On Sunday, “RuPaul's Drag Race All Stars” Season Three winner Trixie Mattel takes her act to The Egg in Albany, behind her new album “Barbara.” WAMC spoke to Mattel before the show.
Mattel – known offstage as Brian Firkus – was raised in Milwaukee, and got her start in drag when she worked in a local production of “The Rocky Horror Picture Show.”
“There’s obviously in ‘Rocky’ a lot of makeup and wigs and stuff, so – then the drag character was sick, and I had to step in one day, and it kind of stuck!” Mattel told WAMC.
The name Trixie came in part from her character in that production of the cult camp hit.
“Also when I was younger my stepdad and I didn’t have a good relationship, and whenever I was acting too feminine or too sensitive, he would call me a Trixie," said Mattel. "So it’s sort of like a slur. I kind of took it back for something else. And then Mattel, because when I turned 21, I was working the nightclubs and nobody really knew who I was. They didn’t know my name, but they were like, ‘Oh that new girl, the one who looks like a Barbie!’ And Mattel is the manufacturer of Barbie.”
Mattel’s come a long way since those days in the late 2000s. She headlines national tours and releases albums that chart.
“When you’re a new drag queen, you just want people to take you seriously – but no one does because you’re new, young, and you look terrible," said Mattel. "Everybody has a similar experience of you turn 21, and you go to the clubs, and you’re like – I’m it! And the people who have been doing drag for five years are like, no you’re not.”
Mattel says her act progressed from lip synching and exploring a variety of looks before she homed in on the Barbie aesthetic and standup.
“Now it’s this kid’s toy with this adult sense of humor – that’s a really good thing,” she said.
When she added her guitar to the mix, the act was complete. Mattel cites a love of folk acts like Jason Isbell and Aimee Mann, country staples like Johnny Cash and June Carter, power-pop bands like Fountains of Wayne and Weezer, and girl groups like the Go-Go’s and the Donnas.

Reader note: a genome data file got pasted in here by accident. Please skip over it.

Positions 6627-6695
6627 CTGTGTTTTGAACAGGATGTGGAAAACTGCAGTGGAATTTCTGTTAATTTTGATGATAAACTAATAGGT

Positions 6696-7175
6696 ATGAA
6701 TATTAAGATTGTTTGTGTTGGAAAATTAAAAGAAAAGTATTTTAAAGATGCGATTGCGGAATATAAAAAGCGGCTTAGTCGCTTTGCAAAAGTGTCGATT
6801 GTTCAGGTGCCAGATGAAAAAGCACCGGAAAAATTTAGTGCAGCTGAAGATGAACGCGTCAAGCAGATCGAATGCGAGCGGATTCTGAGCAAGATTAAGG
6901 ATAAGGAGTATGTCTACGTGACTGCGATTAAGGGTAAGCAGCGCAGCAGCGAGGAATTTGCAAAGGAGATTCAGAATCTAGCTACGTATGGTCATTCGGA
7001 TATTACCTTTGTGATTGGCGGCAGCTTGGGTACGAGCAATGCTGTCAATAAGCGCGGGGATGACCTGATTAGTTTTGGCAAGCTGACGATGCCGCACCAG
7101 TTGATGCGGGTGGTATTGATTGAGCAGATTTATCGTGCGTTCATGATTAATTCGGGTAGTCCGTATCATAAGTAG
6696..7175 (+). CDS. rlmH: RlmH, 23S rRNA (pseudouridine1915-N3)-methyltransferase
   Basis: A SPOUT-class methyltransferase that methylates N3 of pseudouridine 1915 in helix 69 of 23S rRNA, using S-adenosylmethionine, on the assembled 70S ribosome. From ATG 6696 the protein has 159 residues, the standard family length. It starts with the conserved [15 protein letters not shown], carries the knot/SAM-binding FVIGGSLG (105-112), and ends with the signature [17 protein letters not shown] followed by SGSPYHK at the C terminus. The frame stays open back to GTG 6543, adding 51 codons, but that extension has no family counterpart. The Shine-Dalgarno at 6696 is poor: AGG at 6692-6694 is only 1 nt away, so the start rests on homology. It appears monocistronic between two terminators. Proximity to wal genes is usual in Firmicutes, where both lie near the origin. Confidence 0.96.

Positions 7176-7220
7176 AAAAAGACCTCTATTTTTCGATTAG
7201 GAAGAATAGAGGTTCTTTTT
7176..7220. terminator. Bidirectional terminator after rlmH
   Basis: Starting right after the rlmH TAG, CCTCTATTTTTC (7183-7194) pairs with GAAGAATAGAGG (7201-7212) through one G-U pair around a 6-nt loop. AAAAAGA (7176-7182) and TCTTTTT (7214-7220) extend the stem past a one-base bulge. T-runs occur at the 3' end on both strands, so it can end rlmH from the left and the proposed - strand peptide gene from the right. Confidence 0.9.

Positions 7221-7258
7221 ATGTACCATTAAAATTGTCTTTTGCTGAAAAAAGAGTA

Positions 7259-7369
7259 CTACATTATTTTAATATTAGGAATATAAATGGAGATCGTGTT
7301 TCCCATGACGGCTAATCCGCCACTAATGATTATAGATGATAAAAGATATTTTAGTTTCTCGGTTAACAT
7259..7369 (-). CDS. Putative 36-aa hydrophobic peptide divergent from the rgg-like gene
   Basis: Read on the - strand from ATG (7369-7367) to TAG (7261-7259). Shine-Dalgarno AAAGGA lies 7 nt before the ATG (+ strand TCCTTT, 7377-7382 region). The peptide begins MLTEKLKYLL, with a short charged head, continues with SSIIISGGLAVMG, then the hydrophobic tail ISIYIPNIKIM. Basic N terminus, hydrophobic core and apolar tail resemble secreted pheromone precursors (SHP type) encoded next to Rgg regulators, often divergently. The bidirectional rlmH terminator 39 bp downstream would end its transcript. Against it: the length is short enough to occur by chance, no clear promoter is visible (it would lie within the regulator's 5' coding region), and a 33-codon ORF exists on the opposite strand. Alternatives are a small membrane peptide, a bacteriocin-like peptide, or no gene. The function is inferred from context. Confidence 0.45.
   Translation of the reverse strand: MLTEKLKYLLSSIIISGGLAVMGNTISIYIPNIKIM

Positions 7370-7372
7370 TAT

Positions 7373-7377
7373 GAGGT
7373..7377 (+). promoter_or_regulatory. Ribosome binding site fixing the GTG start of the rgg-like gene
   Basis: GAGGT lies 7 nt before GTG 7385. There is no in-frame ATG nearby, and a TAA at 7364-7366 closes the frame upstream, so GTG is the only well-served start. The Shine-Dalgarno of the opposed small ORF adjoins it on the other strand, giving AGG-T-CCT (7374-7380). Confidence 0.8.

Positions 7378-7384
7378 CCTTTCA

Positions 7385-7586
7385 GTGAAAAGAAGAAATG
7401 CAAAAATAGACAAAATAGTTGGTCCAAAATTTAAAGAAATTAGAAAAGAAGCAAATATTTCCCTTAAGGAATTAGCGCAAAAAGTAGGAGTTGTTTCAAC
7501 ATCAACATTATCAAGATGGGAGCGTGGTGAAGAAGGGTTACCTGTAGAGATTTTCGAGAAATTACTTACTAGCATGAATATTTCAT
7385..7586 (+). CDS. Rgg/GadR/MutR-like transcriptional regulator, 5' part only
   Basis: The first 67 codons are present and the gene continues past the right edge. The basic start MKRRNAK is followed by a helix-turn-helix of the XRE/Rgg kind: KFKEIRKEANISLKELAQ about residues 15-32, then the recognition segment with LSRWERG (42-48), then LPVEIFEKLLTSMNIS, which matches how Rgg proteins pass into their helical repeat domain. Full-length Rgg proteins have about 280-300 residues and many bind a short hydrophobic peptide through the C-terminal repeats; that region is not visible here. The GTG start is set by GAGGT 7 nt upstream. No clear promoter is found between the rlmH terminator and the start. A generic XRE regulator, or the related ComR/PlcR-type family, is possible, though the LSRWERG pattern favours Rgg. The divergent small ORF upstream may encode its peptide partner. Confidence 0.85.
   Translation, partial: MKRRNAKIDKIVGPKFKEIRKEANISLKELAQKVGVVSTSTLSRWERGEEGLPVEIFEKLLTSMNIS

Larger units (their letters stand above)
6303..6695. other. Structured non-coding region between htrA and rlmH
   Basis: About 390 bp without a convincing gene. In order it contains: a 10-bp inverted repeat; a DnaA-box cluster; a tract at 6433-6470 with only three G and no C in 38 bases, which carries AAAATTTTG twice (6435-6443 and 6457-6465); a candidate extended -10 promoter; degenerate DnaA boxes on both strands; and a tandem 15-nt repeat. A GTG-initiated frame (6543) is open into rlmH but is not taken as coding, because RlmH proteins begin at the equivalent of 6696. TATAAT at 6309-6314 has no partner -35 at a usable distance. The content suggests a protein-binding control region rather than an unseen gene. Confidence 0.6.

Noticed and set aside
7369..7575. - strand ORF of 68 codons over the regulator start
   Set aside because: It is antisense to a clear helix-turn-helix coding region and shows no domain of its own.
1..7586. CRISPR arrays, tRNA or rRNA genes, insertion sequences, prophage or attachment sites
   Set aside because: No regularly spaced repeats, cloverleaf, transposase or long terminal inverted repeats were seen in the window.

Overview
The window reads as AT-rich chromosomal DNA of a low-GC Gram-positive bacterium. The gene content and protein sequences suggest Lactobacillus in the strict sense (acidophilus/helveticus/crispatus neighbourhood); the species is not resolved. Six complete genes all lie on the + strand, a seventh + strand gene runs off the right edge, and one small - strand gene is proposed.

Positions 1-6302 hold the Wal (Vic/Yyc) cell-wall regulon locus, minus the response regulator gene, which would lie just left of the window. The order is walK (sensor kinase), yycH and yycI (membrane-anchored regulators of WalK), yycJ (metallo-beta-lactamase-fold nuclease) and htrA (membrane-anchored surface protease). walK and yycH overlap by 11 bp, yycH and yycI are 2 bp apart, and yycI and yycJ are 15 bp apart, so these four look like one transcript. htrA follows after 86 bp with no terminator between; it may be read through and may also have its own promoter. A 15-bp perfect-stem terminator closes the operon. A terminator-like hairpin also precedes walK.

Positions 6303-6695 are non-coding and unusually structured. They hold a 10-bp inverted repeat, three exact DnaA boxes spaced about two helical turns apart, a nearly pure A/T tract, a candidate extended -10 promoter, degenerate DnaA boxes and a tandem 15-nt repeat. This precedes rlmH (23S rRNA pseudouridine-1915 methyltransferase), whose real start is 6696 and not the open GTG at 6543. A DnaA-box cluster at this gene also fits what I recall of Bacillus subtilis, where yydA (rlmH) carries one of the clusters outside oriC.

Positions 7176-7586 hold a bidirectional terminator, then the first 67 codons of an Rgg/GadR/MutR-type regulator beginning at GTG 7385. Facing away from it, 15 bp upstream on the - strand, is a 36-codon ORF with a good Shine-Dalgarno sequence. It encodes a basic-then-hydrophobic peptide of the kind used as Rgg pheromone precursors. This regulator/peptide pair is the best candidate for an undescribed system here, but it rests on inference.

In 2015, Mattel appeared on Season 7 of “RuPaul’s Drag Race” after she was fired from her fulltime job. It wasn’t easy settling into the harsh demands of reality television.
“The first time you’re on camera, on one of the biggest TV shows in the world, it’s obviously very nerve wracking and you make all your mistakes in real time," she said. "You let the cameras make you nervous. You let the cameras intimidate you. When you’re not used to being on camera, it feels like a gun being pointed at you. It’s so hard to be yourself, in a way. Some people really thrive in that environment, and I didn’t. At least not at first.”
But Mattel found her footing, and her appearances began to build the ever-growing audience she plays to today. Then, in 2018, she won “RuPaul's Drag Race: All Stars.”
“I remember sitting in Chicago in a bar and watching the TV and I didn’t know I was going to win," she told WAMC. "Watching myself win 'Drag Race' in real time, it was like… Mentally, I saw the first time I put high heels on fast forwarded up to now, and it was crazy – crazy to think that this little hobby from college that I was originally ashamed of turned out to be this giant career. I think that every night, where I’m like, how am I doing this?”
Earlier this month, Mattel released her third album, “Barbara,” which she says is sequenced in two distinct halves.
“It’s day at the beach – so think AM radios and dune buggies, and kind of has a 60’s, 70’s sound," said Mattel. "And then the B side is like the campfire at night around the beach. It’s a little more earthy and storyteller-y and a little smoother.”
She’s on the road now with a new show, “Grown Up,” which combines her comedy and her music into one complete vision.
“My full band and like 12 costumes and four wigs and songs and stand up and – it’s a show that really has everything. Videos, lighting effects – this is like my dream show," said Mattel. "I’m doing my dream show.”